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The Bottle
by George Cruikshank
Part 2.

Mc Allister was a leading optical and lantern family that emigrated to the United States from Scotland in July 1775. Originally the family firm produced whips and walking sticks. In 1866 grandson Thomas opened an optical supplies business T.H. McAllister at 49 Nassau Street New York, offering a 136-page catalogue of lanterns and slides in the 1880s.

This is a slightly different version of the eight slides from the previous page. They probably have been produced by T.H. McAllister, Manufacturing Optician, 49 Nassau Street, N.Y. These slides measure 8 x 10 cm (3¼” x 4” and as you can see this time the titles are printed above the pictures. They are edged in black paper tape.

The original reading which came with the slides tells the whole story the slides are portraying. Here is a part of it so you can get an idea.

temperance stomach alcohol drinker

Stomach of a Hard Drinker

temperance cruikshank bottle alcohol familyPlate No. 1 –The bottle is brought out for the first time.

This has up to the present time been a temperance household. For probably thirteen or fourteen years have husband and wife been living happily together, setting a right and proper example before their young family. Their happiness has been none the less on account of the absence of the black bottle. Evidences of plenty abound and show what skill and industry have been doing for years. Had they commenced their drinking habits when they were married, that cheery, comfortable, well stocked house would not have been there now to testify to the benefits of total abstinence.

We naturally inquire what was the origin of the evil? After such a long time of abstinence, what has induced the husband to bring in this black bottle? Is it the anniversary of their marriage? How many, alas! Have been led astray by the drinking customs of society. How many can trace their fall to a wedding party, to a christening, to a birthday rejoicing, aye, even to a funeral?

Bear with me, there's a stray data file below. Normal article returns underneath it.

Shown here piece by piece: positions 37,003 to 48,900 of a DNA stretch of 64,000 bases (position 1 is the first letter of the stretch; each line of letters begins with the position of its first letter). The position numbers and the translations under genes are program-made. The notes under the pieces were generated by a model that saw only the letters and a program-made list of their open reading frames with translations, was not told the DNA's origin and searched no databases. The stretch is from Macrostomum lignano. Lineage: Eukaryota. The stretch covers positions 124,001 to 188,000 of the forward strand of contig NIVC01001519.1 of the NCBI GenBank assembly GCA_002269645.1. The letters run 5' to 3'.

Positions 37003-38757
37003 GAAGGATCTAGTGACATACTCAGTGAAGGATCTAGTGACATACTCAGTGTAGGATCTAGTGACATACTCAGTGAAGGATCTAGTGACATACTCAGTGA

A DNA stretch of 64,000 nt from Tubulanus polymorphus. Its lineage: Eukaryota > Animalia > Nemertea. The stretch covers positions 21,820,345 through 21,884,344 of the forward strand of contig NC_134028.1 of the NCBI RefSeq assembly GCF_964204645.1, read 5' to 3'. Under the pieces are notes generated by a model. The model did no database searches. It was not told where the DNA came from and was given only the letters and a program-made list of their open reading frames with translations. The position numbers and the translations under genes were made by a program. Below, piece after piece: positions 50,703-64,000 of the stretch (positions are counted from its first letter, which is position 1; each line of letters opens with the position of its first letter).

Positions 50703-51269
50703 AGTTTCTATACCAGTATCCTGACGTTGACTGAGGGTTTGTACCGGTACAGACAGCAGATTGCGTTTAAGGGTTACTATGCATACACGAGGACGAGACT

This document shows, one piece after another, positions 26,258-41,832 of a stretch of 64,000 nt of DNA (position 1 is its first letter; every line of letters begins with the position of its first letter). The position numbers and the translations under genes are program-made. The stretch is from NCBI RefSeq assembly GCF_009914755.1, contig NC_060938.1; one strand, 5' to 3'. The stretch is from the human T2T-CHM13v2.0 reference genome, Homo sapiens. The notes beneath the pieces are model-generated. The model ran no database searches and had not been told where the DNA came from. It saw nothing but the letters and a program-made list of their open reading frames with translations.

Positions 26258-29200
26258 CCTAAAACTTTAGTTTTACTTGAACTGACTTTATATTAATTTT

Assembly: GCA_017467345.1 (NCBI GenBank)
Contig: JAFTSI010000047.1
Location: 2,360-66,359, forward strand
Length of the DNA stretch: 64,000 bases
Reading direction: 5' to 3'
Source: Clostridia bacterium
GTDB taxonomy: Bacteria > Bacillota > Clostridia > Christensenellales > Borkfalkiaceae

Learn from this picture the evils of home drinking. Think of the example set before these children. Instead of familiarizing them with the daily use of strong drink, should not parents warn their young ones of its dangerous nature? Would you allow your child to play at the edge of some roaring cataract, where, if he lost his balance, he would be hurled into that awful abyss below: Thousands of little ones have gone down a more awful gulf, born on the torrents of dissipation. Oh! Warn them of their danger ere it is too late, and, above all, remove temptation out of their way. Will the hand that would save from temporal death furnish the means of a more dreadful ruin?


temperance  bottle father home

'Father dear Father, Come Home'
Almost every lantern slide catalogue has its section of temperance hymns, motto slides, pictures and narratives. Among them stories with dramatic titles as 'Father dear Father, Come Home' and 'The Whisky Demon'.

One of the most famous contributions to the temperance cause was the series of engravings 'The Bottle' and its sequel 'The Drunkard's Children', by George Cruikshank, which appeared in a number of lantern slide editions.

temperance cruikshank bottle family slide02

And a part of the story for slide No. 8.: 

The bottle has done its work.

Thus the bottle has done its work and done it well. A happy home has been broken up; a mother and child have been cruelly murdered; a son has been drifted into the ranks of vice; a daughter has been shorn of her virtue and turned into the street, whilst the father, who introduced the bottle, has been bereft of reason, and is now a hopeless maniac.



Probably you're very anxious to know what has become of the DRUNKARD'S CHILDREN. Alas, there is no happy ending. Excited by drink the boy commits a desperate robbery and is taken by the police. On a prison hulk the wretched convict droops and dies. From the gin shop to the dancing rooms, from the dancing rooms to the gin shop, the poor girl is driven on in that course which ends in misery. The girl, homeless, friendless, deserted, destitute and gin mad, commits self murder.

Left is one coloured slide and below a complete set of eight photographic black and white slides with copies of (parts of) the original engravings by George Cruickshank. Though as a series the sequel lacks the intensity of the earlier set, each individual scene is a superb combination of observation with narration, showing the quality of Cruikshank's work.


As a bonus here is another set of twelve 3 ¼” x 4” slides produced by T.H. McAllister, Manufacturing Optician, 49 Nassau Street, N.Y. They also tell the story of the evil of drinking and what happens to a man and his family as a result.
On the front at the top is a strip with the title of the series, THE DRUNKARD’S CAREER, followed by a caption of that slide.
temperance drunkard carreer slides1
temperance drunkard carreer slides1
Also have a look at:
Bad habbits, drinking, gambling, smoking.
Father, dear father, come home with me now. Temperance stories.
 
Cheers!, Your health!, Here is to you!
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Last update: 30-05-2016.
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